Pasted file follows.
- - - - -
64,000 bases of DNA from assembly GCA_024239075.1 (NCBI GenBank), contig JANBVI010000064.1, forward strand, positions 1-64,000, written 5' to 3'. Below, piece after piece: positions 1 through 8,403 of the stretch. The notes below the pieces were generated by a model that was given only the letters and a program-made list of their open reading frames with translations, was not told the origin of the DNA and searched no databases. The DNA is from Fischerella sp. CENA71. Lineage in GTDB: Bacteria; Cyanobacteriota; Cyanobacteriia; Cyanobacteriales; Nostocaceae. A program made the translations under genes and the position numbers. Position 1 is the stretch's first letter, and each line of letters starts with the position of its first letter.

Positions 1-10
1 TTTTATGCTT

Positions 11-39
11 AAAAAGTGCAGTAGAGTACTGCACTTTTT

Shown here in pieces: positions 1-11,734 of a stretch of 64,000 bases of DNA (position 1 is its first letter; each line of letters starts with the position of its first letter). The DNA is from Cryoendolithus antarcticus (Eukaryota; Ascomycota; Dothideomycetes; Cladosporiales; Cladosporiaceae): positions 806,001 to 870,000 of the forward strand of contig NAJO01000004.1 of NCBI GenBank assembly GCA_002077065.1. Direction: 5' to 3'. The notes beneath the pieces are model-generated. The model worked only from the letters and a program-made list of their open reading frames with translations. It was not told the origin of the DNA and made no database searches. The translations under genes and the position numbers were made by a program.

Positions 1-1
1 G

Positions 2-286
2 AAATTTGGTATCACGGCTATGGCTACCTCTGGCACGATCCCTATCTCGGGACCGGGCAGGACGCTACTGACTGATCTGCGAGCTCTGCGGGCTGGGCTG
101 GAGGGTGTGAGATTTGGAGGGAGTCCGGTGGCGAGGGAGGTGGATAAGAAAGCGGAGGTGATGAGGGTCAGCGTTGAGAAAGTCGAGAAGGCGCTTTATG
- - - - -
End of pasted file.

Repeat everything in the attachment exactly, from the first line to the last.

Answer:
64,000 bases of DNA from assembly GCA_024239075.1 (NCBI GenBank), contig JANBVI010000064.1, forward strand, positions 1-64,000, written 5' to 3'. Below, piece after piece: positions 1 through 8,403 of the stretch. The notes below the pieces were generated by a model that was given only the letters and a program-made list of their open reading frames with translations, was not told the origin of the DNA and searched no databases. The DNA is from Fischerella sp. CENA71. Lineage in GTDB: Bacteria; Cyanobacteriota; Cyanobacteriia; Cyanobacteriales; Nostocaceae. A program made the translations under genes and the position numbers. Position 1 is the stretch's first letter, and each line of letters starts with the position of its first letter.

Positions 1-10
1 TTTTATGCTT

Positions 11-39
11 AAAAAGTGCAGTAGAGTACTGCACTTTTT

Shown here in pieces: positions 1-11,734 of a stretch of 64,000 bases of DNA (position 1 is its first letter; each line of letters starts with the position of its first letter). The DNA is from Cryoendolithus antarcticus (Eukaryota; Ascomycota; Dothideomycetes; Cladosporiales; Cladosporiaceae): positions 806,001 to 870,000 of the forward strand of contig NAJO01000004.1 of NCBI GenBank assembly GCA_002077065.1. Direction: 5' to 3'. The notes beneath the pieces are model-generated. The model worked only from the letters and a program-made list of their open reading frames with translations. It was not told the origin of the DNA and made no database searches. The translations under genes and the position numbers were made by a program.

Positions 1-1
1 G

Positions 2-286
2 AAATTTGGTATCACGGCTATGGCTACCTCTGGCACGATCCCTATCTCGGGACCGGGCAGGACGCTACTGACTGATCTGCGAGCTCTGCGGGCTGGGCTG
101 GAGGGTGTGAGATTTGGAGGGAGTCCGGTGGCGAGGGAGGTGGATAAGAAAGCGGAGGTGATGAGGGTCAGCGTTGAGAAAGTCGAGAAGGCGCTTTATG